## Total Internal Reflection.. a doubt?

I was reading about a case of total internal reflection in mirrors and something got me curious...
Is there anything such as 'weak refractions'??
In the diagram of the mirror I saw, as a ray of light from an object entered a mirror, it was reflected by the silver coating, and then by the surface of the mirror (assuming it's because of total internal reflection). This process was repeated three times more, and the light ray emerged out of the mirror.
The doubt I have here is, everytime the ray of light was reflected off from the surface of the mirror (total internal reflection), there was a ray of light exiting the mirror at that point. Where exactly did that ray of light come from?

Plus, if I may ask further, how many times will total internal reflection have taken place in the above situation?
 I believe the example you are looking at is demonstrating "partial internal reflections" not "total internal reflections". See the diagram below (from.. http://hyperphysics.phy-astr.gsu.edu...pt/totint.html). On the left the angle of incidence is such that the light is partly relected and partly refracted. As the angle changes there is a point at which the light that emerges is refracted along the surface. This is called the critical angle. On the right the angle is such that the light is totaly reflected and no light emerges.

 Quote by archijun3 Plus, if I may ask further, how many times will total internal reflection have taken place in the above situation?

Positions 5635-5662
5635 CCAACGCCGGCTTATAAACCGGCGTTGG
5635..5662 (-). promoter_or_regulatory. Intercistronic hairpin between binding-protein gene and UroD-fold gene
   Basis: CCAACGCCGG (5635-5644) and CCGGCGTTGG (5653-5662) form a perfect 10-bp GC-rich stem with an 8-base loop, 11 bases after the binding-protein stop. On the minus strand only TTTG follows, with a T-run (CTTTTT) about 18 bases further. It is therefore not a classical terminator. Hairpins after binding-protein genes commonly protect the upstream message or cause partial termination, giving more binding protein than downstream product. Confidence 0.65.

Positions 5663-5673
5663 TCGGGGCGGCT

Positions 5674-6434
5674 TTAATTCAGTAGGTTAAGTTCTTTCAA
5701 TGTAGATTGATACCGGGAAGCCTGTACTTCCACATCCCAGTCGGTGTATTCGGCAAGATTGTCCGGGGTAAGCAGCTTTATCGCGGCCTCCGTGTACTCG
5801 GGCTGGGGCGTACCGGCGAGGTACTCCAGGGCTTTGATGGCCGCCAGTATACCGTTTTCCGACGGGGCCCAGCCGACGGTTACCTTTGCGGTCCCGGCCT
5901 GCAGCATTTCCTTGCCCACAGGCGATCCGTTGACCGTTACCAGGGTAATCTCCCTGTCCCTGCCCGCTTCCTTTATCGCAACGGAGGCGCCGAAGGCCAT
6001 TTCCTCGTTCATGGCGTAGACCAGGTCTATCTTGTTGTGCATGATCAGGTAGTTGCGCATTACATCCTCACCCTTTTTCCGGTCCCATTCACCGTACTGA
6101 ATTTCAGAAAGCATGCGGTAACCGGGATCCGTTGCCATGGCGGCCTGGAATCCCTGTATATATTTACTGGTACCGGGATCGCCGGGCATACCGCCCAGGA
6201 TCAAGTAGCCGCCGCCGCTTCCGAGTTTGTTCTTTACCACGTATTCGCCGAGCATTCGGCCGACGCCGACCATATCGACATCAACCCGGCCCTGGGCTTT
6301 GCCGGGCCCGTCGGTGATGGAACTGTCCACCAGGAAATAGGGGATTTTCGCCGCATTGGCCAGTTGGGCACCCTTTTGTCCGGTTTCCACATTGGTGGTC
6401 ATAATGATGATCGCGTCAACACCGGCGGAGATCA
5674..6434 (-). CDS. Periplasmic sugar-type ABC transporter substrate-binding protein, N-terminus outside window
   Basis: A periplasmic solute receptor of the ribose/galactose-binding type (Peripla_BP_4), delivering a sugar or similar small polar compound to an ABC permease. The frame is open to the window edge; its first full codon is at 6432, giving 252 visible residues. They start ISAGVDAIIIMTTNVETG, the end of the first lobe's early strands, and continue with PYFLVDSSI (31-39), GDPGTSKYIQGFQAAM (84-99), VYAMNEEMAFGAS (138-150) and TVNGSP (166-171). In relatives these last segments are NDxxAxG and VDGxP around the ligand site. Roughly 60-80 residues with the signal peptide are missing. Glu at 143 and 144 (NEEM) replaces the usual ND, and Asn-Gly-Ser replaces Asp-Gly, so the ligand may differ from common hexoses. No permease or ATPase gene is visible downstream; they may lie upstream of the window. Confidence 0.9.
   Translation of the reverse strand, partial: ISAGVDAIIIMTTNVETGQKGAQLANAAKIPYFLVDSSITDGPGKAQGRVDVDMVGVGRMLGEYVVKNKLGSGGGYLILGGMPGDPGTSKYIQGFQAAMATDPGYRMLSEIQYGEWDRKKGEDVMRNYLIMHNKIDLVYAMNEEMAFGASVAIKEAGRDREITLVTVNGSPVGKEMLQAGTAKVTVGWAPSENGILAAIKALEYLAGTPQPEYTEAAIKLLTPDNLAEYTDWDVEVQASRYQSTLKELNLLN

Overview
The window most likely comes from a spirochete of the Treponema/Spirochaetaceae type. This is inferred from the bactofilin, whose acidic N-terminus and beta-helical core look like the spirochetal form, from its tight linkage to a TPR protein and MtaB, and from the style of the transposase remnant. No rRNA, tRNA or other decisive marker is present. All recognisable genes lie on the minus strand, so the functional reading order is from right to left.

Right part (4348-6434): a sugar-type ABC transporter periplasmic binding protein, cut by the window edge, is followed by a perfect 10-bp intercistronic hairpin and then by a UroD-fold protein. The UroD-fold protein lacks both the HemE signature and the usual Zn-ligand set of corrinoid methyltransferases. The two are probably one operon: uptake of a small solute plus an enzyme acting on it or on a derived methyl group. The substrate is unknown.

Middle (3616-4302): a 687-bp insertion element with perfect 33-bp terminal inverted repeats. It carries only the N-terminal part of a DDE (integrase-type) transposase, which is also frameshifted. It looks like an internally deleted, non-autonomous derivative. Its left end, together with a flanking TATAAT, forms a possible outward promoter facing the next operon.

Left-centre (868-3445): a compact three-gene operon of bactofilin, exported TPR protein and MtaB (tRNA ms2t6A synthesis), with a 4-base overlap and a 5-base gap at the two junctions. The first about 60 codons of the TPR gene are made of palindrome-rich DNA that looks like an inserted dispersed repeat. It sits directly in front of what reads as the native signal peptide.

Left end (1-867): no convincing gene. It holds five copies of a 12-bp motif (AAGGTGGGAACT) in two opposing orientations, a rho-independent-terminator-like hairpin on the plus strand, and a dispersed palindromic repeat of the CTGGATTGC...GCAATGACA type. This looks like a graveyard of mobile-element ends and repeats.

I make the sequence..

A refraction
A reflection off the silvered surface
A partial internal reflection (some light emerges)

This is then repeated three more times..

A reflection off the silvered surface
A partial internal reflection (some light emerges)
A reflection off the silvered surface
A partial internal reflection (some light emerges)
A reflection off the silvered surface
A partial internal reflection (some light emerges)

Because the very last reflection is partial there will be a faint emerging ray which is the one you describe as leaving the mirror.

In the real world you would probably get a lot more internal reflections because mirrors have parallel surfaces. That means once the ray is bouncing around between the surfaces the angle of incidence doesn't change much so there is nothing but the edge of the mirror to stop internal reflections. That's more or less how crude fiber optic cables work.

## Total Internal Reflection.. a doubt?

My thanks to CWatters :)
So this is an example of partial internal reflection isn't it??
I was confused because the heading was written as total internal reflection..zz
It's been a great help xD Thank you!